Q: Is joining a COVID-19 vaccine or antibody study like being a guinea pig?
A: Unlike guinea pigs, people can say yes or no about joining a study. All study volunteers must go through a process called informed consent that ensures they understand all of the risks and benefits of being in a study, and those volunteers are reminded that they may leave a study at any time without losing any of their rights or benefits. The COVID-19 Prevention Network (CoVPN) takes great care to make sure people understand the study fully before they decide whether or not to join. All CoVPN studies follow US federal regulations on research, as well as international ethical standards and any country-specific requirements for the countries where our research is conducted. 
 Q: Are Western scientists unfairly using people in developing countries to test COVID-19 vaccines?

A: In order to find a vaccine or antibody that works in all kinds of people, it is necessary to test them in all kinds of people. This is especially true for groups of people that have been hardest hit by the COVID-19 pandemic. Protecting the well-being of study volunteers is the greatest responsibility in every study, and the CoVPN works to make sure that our studies follow the highest ethical standards. These studies are done in collaboration with local scientists and researchers and community representatives with oversight by ethics and regulatory groups in each country. Many studies are done in sub-Saharan Africa, Europe, North America, and South America at the same time and we follow the same procedures and international standards no matter where the study takes place.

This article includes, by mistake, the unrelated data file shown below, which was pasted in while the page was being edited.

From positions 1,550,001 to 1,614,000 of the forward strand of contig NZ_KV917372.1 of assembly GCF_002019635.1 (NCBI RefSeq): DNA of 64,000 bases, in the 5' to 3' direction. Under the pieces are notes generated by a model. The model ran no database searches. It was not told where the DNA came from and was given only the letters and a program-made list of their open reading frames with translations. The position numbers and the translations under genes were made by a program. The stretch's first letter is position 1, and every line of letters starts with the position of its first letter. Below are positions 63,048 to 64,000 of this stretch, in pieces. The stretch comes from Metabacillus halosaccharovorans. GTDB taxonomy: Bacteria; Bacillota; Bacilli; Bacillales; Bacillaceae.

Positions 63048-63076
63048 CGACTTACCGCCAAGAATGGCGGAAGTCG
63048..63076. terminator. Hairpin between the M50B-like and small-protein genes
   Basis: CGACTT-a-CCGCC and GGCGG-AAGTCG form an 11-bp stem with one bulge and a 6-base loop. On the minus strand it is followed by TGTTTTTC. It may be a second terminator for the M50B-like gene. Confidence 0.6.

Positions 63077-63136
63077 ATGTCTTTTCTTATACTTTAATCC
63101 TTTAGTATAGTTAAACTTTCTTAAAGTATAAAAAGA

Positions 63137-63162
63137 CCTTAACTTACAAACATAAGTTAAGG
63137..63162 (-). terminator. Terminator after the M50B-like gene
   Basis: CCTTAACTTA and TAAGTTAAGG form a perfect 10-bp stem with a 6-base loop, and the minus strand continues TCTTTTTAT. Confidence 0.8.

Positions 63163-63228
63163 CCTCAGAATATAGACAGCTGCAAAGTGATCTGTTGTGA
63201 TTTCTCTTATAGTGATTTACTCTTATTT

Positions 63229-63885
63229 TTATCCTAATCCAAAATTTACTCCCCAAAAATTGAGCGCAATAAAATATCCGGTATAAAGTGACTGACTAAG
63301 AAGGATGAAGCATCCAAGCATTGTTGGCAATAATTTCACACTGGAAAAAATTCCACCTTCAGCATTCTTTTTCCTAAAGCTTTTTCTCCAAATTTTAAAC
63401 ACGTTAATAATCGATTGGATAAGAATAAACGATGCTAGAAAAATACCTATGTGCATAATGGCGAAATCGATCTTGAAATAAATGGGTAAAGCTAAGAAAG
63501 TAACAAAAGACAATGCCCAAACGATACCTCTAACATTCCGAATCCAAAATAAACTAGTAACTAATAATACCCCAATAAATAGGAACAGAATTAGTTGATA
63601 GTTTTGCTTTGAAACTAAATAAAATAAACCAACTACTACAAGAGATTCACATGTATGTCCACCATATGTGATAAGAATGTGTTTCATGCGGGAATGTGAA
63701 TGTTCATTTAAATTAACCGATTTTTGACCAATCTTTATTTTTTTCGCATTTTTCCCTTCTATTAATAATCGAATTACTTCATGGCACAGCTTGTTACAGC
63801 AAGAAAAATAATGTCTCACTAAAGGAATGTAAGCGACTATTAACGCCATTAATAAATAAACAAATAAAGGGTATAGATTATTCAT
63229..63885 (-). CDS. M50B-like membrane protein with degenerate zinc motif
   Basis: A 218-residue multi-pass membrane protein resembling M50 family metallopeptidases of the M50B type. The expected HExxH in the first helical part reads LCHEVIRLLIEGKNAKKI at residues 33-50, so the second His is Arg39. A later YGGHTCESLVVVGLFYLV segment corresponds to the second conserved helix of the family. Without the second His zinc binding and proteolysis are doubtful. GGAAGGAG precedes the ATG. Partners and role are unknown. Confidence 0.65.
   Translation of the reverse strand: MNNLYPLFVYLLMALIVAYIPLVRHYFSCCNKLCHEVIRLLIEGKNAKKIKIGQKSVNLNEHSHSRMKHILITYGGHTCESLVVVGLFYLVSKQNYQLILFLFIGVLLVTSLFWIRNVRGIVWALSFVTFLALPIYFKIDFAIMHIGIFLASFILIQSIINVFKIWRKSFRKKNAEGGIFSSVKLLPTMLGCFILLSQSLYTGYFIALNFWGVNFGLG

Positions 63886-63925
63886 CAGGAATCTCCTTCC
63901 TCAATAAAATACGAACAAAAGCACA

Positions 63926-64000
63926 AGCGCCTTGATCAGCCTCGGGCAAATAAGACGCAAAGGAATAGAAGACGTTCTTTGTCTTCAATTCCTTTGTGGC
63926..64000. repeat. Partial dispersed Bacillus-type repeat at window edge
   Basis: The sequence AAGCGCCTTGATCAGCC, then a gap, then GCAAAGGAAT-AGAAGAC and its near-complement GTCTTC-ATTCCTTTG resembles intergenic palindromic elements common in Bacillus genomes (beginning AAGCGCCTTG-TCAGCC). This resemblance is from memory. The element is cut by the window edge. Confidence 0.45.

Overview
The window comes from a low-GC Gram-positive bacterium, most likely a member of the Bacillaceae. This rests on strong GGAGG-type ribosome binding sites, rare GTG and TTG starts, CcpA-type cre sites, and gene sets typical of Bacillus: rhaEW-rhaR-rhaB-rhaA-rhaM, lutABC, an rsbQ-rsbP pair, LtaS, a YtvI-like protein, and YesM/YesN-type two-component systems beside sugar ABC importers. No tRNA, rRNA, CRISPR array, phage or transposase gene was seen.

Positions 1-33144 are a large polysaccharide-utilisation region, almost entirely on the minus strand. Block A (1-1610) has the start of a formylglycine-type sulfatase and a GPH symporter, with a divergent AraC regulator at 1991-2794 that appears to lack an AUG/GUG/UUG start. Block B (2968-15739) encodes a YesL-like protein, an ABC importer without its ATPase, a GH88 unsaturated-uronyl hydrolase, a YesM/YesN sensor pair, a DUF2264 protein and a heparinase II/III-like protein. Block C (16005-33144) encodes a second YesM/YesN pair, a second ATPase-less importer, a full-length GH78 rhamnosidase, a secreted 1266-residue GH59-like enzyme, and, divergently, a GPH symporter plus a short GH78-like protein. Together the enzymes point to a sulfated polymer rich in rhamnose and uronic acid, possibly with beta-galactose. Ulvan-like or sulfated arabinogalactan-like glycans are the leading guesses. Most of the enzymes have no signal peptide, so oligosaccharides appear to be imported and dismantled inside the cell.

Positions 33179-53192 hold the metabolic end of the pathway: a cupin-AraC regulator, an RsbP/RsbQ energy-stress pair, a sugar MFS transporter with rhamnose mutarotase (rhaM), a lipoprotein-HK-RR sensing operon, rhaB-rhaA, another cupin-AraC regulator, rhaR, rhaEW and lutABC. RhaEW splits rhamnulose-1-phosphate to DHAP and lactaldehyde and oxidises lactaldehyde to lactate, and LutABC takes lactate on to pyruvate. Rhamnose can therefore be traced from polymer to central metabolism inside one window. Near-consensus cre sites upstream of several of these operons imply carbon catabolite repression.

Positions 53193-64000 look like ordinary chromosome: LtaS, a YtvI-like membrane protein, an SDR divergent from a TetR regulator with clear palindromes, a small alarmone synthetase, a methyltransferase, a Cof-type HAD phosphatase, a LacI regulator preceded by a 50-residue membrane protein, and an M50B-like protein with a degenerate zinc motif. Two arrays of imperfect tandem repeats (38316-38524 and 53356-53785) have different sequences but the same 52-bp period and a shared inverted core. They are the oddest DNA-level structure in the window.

Q: Does a person have to be infected with SARS-CoV-2 to be in a COVID-19 vaccine or antibody study?
A: No. The vaccines and antibodies being tested by the CoVPN are preventive products. They must be tested on volunteers who do not have COVID-19, because our goal is to keep people healthy. There are other research groups that are conducting studies of treatments that might be used for people who already have COVID-19. 
Q: Are vaccines safe?